Strangers in their own land: anger and mourning on the American right by Arlie Russell Hochschild (The New Press, 2016)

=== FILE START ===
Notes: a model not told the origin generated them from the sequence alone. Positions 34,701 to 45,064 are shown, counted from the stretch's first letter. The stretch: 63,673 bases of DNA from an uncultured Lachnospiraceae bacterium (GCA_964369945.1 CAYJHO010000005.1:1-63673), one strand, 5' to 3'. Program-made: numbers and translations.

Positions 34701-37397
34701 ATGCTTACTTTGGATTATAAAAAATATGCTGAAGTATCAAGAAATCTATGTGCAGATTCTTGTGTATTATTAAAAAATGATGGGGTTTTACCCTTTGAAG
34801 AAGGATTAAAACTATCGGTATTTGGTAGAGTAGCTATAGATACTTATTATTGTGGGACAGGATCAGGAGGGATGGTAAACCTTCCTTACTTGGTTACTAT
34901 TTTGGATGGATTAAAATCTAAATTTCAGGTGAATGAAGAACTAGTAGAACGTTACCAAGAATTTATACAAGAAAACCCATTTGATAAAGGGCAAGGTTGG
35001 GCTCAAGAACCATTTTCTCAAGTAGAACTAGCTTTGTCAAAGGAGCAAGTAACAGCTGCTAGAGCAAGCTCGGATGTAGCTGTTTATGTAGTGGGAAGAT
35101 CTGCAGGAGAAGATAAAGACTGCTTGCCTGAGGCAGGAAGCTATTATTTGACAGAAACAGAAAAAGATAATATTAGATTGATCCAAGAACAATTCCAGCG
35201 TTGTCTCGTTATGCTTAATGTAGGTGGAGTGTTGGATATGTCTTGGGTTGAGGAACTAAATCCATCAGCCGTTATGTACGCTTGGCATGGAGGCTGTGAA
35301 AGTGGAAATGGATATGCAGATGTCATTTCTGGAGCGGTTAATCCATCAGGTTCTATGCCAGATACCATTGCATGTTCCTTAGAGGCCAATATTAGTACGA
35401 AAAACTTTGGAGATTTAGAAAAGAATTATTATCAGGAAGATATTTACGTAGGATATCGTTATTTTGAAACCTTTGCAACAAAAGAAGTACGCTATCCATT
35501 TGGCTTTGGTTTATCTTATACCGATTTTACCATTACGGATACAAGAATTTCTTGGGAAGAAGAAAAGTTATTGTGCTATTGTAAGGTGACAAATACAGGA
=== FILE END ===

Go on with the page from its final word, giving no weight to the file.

This nonfiction book written by a respected sociologist (her tenth book) is as readable as a novel. A resident of Berkeley, California, Dr. Hochschild spent the past six years visiting Louisiana, interviewing people on the political right and getting to know their culture. Her goal was to try to understand what she calls the Great Paradox. Red states that have the most industrial pollution and environmental damage consistently elect the most right wing Republican and Tea Party candidates. These politicians eliminate or fail to enforce environmental regulations, while offering incentives for fossil fuel companies to relocate to their states. Over the past twenty years states such as Louisiana have become havens for oil refineries, fracking operations, and all kinds of polluting industries. Hochschild takes a very personal approach in which she tries to “scale the empathy wall” and truly understand people whose political values are very different from her own. By visiting people’s homes, churches, and businesses, she gradually builds up a “deep story” about why people on the right end of the political spectrum prioritize jobs, their Christian faith, and their communities over the very real health impacts (such as cancer) that local environmental degradation is causing themselves and their families. Part of it is a deeply ingrained loyalty to the free market system and pride in being able to take care of themselves; part of it is a hatred of the federal government dating back to the Civil War. A key factor is that the South has an insular culture (most folks don’t ever travel far from home) with a heavy dependence on right-wing media sources like Fox News and talk radio. I recommend this book highly to liberal and progressive readers open-minded enough to want to understand people on the other end of the political spectrum.